The team will report only one value of the percent of sodium hypochlorite, with an appropriate number of significant digits, for judging. Supporting data and calculations must be provided. The unknown percent by mass of NaOCl will be between about 5 and 6 percent. The team must bring to the Chemathon three 50-mL burets and its standardized sodium thiosulfate solution. Other glassware and supplies will be provided at the event.
Liquid laundry bleach such as Chlorox brand bleach is an aqueous solution of sodium hypochlorite, NaOCl. The unknown bleach will be available in plastic dispensers. The suggested titration procedure is as follows. A 250-mL Erlenmeyer flask is rinsed, dried on the outside, and weighed to the nearest milligram. A 2.0-2.5 mL bleach sample is dispensed into the flask, which is then reweighed to determine the sample mass. About 100 mL distilled water is poured down the inside wall of the flask to dilute the bleach. Then 10 mL 6 M acetic acid and 8 mL 2 M KI is added. The NaOCl oxidizes the iodide ion to molecular iodine:
2I- + OCl- + 2H+ --> I2 + Cl- + H2O
The molecular iodine is then promptly titrated with the standard sodium thiosulfate solution:
I2 + 2S2O32- --> 2I- + S4O62-
When the solution has changed to a gold-orange and then to a faint yellow color, twenty drops (1 mL) of starch indicator are added to produce the deep blue color of the starch-iodine complex. (By not adding the starch until near the end point, the progress of the titration can be followed by the fading of the yellow color of the molecular iodine.) The end point is reached when the blue color vanishes with the addition of one final drop of titrant. From the mass of the sample and the moles of NaOCl in it, the percent by mass of NaOCl is calculated.
The team reporting the percent mass value closest to the "known" value will be declared winner.
Concurrent event is Chemical Jeopardy.
A maximum of three members of each team (Level I or Level II) may participate in each event.
All materials except calculators and writing instruments will be provided. The team will solve a chemical problem using a nonprogrammable calculator and possibly one or more of the following: ruler; periodic table; buret, pipet, balance, graduated cylinder, and similar apparatus. The team will turn in its calculations as well as its final answer and both will be used to determine the winner. This event will be used as a tie breaker only in case of a tie. It is very important to enter this event, because a team that does not will forfeit any tie.
Look here for an example of tiebreaker questions used in the past.
Concurrent events are Chemysterie (Level I) and Make My [Fara]day (Level II).
The team will answer questions in the form of answers.
This game is patterned after the TV game show, JEOPARDY. Unlike the TV JEOPARDY, there will be no daily double; however, there will be a FINAL JEOPARDY question when a team can risk any amount of its score in answering the FINAL JEOPARDY question. Points will be awarded for correct answers and subtracted for wrong answers according to the level of difficulty of each question. As in the TV game, this will be a fast-paced event. Therefore quick and accurate recall and a bit of daring will determine the final winner. The team with the highest point total after FINAL JEOPARDY will be declared the event winner. As in the TV game, all answers must be given in "the form of a question."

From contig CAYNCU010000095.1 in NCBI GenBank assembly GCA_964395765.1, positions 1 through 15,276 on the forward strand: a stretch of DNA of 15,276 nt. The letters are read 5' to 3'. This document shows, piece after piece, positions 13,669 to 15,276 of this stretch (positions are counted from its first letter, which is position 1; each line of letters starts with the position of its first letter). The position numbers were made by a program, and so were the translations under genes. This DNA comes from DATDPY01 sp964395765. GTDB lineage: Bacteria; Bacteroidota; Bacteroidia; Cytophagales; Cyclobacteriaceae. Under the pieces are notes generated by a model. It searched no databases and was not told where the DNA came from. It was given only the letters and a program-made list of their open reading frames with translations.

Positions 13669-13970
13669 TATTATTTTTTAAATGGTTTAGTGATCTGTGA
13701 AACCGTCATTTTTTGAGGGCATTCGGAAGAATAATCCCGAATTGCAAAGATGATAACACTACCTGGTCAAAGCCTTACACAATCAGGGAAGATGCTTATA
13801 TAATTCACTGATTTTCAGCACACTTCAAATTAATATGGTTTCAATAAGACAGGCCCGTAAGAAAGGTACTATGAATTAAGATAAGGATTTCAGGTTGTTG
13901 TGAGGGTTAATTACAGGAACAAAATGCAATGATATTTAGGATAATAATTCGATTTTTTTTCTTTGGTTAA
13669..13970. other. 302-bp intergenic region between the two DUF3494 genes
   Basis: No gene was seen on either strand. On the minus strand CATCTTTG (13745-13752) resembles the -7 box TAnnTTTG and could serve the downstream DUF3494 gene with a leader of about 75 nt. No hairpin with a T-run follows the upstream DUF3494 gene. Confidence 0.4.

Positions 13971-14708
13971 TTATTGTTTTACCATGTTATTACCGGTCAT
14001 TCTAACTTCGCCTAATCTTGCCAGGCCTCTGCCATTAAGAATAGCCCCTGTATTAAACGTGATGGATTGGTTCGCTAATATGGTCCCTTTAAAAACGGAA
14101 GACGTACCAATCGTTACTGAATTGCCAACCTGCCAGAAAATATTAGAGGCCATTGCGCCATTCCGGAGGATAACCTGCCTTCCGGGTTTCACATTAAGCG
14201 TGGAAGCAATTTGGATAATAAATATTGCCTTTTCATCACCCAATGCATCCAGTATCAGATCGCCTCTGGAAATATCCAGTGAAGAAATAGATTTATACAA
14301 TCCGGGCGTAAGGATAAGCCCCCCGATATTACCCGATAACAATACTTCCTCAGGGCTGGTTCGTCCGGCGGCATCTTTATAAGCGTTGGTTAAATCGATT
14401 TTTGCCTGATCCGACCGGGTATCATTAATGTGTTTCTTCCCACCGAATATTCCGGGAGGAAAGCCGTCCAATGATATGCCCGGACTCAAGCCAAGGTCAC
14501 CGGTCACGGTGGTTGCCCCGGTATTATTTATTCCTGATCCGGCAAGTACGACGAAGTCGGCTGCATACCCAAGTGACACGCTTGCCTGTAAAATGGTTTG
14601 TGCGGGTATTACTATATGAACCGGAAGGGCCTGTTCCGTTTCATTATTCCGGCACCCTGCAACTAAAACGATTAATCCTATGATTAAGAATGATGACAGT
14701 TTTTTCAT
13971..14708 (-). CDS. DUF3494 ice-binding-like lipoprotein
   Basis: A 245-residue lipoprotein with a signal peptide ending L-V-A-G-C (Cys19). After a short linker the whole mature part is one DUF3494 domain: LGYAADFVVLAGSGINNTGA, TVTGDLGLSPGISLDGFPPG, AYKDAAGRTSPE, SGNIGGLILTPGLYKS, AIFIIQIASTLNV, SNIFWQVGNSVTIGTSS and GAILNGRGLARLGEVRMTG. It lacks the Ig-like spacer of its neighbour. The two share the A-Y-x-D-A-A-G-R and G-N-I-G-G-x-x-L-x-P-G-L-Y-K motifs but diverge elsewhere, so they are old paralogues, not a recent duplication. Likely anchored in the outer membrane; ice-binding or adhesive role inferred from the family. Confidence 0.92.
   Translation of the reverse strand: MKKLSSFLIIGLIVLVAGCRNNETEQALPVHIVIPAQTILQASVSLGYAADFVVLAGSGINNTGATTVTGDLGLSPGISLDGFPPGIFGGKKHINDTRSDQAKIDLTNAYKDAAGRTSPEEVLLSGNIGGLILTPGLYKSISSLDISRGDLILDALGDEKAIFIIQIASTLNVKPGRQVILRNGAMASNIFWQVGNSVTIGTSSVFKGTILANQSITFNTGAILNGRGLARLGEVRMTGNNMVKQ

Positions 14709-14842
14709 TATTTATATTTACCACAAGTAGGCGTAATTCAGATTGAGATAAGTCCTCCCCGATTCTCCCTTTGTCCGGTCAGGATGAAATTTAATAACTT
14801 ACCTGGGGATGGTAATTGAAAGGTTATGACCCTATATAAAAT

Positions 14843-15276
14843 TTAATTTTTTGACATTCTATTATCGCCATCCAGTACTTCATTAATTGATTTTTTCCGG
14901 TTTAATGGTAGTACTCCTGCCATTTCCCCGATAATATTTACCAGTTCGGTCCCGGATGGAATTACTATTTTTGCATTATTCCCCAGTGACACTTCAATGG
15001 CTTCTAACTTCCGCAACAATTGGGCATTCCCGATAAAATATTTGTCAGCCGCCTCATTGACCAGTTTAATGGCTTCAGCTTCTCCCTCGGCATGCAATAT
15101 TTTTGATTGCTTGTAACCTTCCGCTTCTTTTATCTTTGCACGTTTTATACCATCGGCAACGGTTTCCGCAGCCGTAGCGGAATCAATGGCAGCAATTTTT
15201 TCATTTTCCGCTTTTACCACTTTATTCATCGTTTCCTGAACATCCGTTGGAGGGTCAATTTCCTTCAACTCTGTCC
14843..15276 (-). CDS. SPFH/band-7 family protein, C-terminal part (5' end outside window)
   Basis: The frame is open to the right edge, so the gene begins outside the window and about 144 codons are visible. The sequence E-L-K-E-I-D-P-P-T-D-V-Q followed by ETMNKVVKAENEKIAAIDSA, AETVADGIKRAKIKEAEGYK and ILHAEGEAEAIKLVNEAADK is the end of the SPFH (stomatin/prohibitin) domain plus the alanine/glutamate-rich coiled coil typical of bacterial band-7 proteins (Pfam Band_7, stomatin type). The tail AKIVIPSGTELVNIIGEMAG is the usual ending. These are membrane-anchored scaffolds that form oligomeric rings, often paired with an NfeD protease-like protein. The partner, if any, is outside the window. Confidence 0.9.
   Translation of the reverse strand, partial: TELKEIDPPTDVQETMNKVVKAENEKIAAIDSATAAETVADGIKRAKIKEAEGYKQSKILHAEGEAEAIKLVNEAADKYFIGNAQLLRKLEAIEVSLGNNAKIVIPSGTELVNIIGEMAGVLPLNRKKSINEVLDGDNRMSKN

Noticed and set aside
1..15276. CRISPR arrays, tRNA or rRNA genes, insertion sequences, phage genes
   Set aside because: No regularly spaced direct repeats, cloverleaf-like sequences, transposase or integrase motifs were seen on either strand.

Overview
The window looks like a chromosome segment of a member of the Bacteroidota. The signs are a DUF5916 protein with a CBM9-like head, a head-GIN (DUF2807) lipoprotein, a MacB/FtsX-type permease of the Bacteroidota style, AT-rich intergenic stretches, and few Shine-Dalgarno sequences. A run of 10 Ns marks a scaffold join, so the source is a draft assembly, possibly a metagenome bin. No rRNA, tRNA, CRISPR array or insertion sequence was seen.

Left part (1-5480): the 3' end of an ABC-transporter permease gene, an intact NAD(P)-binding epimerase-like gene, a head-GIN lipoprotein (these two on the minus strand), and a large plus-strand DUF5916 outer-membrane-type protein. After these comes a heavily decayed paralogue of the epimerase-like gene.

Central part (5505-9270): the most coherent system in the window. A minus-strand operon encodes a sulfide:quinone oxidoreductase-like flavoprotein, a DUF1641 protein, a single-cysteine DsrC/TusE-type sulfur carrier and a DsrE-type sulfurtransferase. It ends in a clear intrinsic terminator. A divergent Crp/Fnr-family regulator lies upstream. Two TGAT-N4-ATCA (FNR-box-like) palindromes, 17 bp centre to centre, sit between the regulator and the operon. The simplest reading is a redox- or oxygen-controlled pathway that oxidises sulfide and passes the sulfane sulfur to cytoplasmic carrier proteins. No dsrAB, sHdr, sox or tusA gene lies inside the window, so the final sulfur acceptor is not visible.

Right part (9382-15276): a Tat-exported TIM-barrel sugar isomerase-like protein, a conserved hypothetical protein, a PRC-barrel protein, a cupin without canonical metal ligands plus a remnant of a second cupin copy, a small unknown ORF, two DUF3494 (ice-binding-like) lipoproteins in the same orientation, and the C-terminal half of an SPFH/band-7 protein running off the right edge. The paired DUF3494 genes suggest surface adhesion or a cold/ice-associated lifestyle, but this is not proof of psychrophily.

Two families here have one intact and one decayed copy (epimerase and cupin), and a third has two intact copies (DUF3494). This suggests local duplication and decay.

For example Question: This English Quaker School teacher is sometimes known as the "Father of the Atomic Theory." Response: Who is John Dalton? Some, but not all, of the categories for questions may be: famous chemists, the elements, nomenclature, laboratory operations, and laws and theories.
The framework for Jeopardy is available as an open source project for download.
No visitors are allowed at this event.
Concurrent events are Viscoelastic Bounce (Level I) and Traveling Electrons (Level II).
The identity of between six and eight unknown solutions, each containing one substance dissolved in water, is determined.
The team should practice making the necessary observations.
Each team will receive between six and eight coded plastic pipets, each containing several milliliters of an aqueous solution of a single unknown substance. Each pipet will contain a different solution. The team will have a maximum of thirty minutes to make observations on the individual solutions, and on drops mixed in pairs, in order to identify the substances. No substances other than the solutions in the pipets may be used.
The possible substances are: HCl, HNO3, H2SO4, NaOH, NH3, and soluble salts containing Ag+, Al3+, Ba2+, Co2+, CO32-, Cu2+, Fe3+, I-, Ni2+, and Pb2+. All salt solutions will be 0.1 molar; NaOH (if present) will be 6 M; NH3, HCl, and H2SO4 (if present) will be 3 molar.
The team will learn at the event which 6-8 substances are actually present. A transparent plastic sheet printed with an 8 x 8 matrix will be provided on which drops of solution should be mixed in pairs. The team must carry out all tests on the plastic sheet provided. Testing the solutions by touching is not allowed.
While the team may take the full thirty minutes, both speed and accuracy count: the results are scored as the square of the number of correct identifications divided by the time to the nearest minute, plus the number of correct identifications. For instance, a team that reports 6 correct answers in 25 minutes will have a score of (62/25) + 6 = (36/25) + 6 = 7.4. The team with the highest score will be declared the winner.
Concurrent events are Avogadro's Tiebreaker (Level I) and LeChatelier's Lunacy (Level II).